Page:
ProSoundWeb Community

Please login or register.

Login with username, password and session length
Advanced search  

Pages: [1]   Go Down

Author Topic: Reliance on a computer  (Read 4281 times)

Nathan Walker

  • Full Member
  • ***
  • Offline Offline
  • Posts: 121
Reliance on a computer
« on: January 30, 2007, 01:46:55 pm »

Please delete this thread.
Logged

Derrick Bassett

  • Newbie
  • *
  • Offline Offline
  • Posts: 41
    • http://www.6ftstudios.com
Re: Reliance on a computer
« Reply #1 on: January 31, 2007, 03:41:35 pm »

I don't know about the scaler issue - that's not my area. However, as a producer/creative director...i'd want the ability to have different feeds on different screens. By only allowing a single feed to be on all three screens - it limits greatly what you can do. Just a thought - that one's free Smile

rghoff

  • Newbie
  • *
  • Offline Offline
  • Posts: 5
Re: Reliance on a computer
« Reply #2 on: February 02, 2007, 02:45:50 pm »

Putting everything on one computer is probably not a great idea.  The obvious issue is that if it goes down, you're totally out of luck.  But another consideration is that more than one person might need to use it at the same time.

I've taken the approach of having several cheap, but "modern" computers (as in they can all run Window's 2000).  One is used to handle the recording/burning (and does double for the feedback suppression stuff), one is for video/powerpoint and one is dedicated to controlling the projector.  Cost wise, I build our machines for the most part, but they probably run under $350 each (not including monitors).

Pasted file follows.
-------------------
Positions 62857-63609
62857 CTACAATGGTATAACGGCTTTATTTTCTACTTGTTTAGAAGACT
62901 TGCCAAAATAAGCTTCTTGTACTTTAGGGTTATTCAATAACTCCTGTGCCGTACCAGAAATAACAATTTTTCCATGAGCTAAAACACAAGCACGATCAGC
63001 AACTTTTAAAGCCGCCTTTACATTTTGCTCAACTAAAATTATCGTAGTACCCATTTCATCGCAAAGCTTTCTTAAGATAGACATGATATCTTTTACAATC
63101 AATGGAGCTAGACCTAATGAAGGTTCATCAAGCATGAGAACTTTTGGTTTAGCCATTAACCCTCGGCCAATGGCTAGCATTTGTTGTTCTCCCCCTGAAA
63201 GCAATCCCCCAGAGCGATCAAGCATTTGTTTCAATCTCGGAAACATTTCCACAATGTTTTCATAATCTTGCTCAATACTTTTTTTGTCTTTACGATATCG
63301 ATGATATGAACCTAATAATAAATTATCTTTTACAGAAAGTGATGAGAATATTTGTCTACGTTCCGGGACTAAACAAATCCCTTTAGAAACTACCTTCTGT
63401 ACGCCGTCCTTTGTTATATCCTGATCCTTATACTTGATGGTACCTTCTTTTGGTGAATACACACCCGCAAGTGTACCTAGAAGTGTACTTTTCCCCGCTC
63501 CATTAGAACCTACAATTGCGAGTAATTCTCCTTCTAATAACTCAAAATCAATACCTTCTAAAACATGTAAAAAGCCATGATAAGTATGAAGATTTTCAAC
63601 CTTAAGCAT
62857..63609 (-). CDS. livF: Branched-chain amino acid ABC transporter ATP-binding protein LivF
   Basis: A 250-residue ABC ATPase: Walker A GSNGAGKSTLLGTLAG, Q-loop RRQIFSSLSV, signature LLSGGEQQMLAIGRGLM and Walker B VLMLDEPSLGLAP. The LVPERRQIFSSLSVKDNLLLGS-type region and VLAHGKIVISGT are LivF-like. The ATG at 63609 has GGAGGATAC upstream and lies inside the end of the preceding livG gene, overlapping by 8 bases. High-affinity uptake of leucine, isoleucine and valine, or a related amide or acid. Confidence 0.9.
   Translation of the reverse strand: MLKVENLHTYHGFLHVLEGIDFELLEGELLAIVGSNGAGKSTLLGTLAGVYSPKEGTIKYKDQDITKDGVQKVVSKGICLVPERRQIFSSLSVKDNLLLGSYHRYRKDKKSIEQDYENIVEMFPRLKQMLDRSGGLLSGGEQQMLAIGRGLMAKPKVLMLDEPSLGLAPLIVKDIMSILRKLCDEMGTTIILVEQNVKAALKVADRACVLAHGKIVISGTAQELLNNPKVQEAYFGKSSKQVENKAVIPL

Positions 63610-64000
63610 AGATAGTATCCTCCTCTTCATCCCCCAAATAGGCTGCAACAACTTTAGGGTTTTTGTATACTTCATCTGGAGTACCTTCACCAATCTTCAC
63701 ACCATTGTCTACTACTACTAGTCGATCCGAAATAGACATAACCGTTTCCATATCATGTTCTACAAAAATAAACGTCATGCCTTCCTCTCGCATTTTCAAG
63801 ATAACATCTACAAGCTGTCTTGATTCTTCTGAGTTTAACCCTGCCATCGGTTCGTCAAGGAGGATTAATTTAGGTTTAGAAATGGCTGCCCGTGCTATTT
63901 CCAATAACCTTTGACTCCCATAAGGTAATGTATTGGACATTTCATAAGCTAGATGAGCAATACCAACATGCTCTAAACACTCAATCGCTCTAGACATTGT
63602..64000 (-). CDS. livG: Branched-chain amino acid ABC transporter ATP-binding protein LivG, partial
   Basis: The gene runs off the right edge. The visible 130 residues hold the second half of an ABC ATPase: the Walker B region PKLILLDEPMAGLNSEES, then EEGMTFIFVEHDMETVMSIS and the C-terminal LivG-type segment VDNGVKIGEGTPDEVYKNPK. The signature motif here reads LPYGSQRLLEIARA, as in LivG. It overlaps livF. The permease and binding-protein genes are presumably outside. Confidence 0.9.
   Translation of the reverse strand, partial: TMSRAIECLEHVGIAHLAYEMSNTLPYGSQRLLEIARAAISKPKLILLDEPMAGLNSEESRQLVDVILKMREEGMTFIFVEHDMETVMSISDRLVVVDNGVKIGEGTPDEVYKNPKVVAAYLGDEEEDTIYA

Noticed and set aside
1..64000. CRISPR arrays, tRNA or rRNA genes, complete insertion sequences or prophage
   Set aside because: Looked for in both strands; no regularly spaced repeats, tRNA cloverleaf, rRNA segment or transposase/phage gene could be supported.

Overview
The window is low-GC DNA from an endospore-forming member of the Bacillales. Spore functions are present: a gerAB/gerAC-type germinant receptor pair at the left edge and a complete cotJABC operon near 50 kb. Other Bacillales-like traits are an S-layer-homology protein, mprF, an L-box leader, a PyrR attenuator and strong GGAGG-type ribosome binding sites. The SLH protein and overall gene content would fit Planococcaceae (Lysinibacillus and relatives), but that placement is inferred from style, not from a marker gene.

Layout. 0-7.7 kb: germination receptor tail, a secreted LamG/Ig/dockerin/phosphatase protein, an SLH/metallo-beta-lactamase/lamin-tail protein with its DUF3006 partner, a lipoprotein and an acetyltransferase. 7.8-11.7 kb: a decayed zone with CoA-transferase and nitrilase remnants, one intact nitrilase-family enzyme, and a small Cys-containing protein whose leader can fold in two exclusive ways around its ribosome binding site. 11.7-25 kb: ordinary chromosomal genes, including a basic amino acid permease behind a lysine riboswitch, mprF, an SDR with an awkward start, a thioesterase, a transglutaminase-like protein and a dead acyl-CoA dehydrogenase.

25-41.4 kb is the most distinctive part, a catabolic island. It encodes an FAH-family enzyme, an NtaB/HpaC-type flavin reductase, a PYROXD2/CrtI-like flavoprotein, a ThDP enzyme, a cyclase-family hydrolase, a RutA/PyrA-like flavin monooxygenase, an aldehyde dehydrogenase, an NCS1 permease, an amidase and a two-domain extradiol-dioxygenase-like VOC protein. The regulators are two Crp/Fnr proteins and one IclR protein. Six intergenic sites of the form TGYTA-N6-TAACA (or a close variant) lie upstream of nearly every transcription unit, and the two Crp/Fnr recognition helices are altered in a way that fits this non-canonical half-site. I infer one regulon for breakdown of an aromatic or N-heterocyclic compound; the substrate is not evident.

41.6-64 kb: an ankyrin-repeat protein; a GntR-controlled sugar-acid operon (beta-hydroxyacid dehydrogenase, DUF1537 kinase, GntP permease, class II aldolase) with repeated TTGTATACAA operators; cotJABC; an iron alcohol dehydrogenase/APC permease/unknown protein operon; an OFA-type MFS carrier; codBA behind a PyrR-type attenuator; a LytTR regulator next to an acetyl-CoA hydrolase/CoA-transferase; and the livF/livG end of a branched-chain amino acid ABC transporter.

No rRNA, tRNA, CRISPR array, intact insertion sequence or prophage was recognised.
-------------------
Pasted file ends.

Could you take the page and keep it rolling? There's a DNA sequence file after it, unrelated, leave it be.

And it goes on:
I can see if you have a need to process video, you would want a nice machine for that...  But don't try to do much else with it, even if it could easily handle it.
Logged

Matt Spiece

  • Newbie
  • *
  • Offline Offline
  • Posts: 8
Re: Reliance on a computer
« Reply #3 on: March 19, 2007, 08:40:18 pm »

The purpose of the scaler would be to convert a signal from say a DVD player or basic switcher to VGA format for the projector.  He is correct that you do not need one if you are going to do everything from the computer.  The computer's output is already correct.  

I do agree that doing video & audio on the same computer would be awkward, and require a lot of resources.  
Logged
Matt
Zeo Brothers Productions - Sales & Rental
Bethel United Methodist Church, Spring City, PA - Sound/AV Tech

Brad Weber

  • Hero Member
  • *****
  • Offline Offline
  • Posts: 1484
Re: Reliance on a computer
« Reply #4 on: March 20, 2007, 02:38:05 pm »

Matt Spiece wrote on Mon, 19 March 2007 20:40

The purpose of the scaler would be to convert a signal from say a DVD player or basic switcher to VGA format for the projector.  He is correct that you do not need one if you are going to do everything from the computer.  The computer's output is already correct.
Almost a correct statement.  A scaler is most effective when used to output all video signals at the native resolution of the projector, so a scaler would be redundant only if the computer was set to output the native format of the projector and only if the computer video card(s) outputs could properly drive the cable and cable lengths involved (most video cards are normally intended to drive maybe 5'-10' of VGA cable).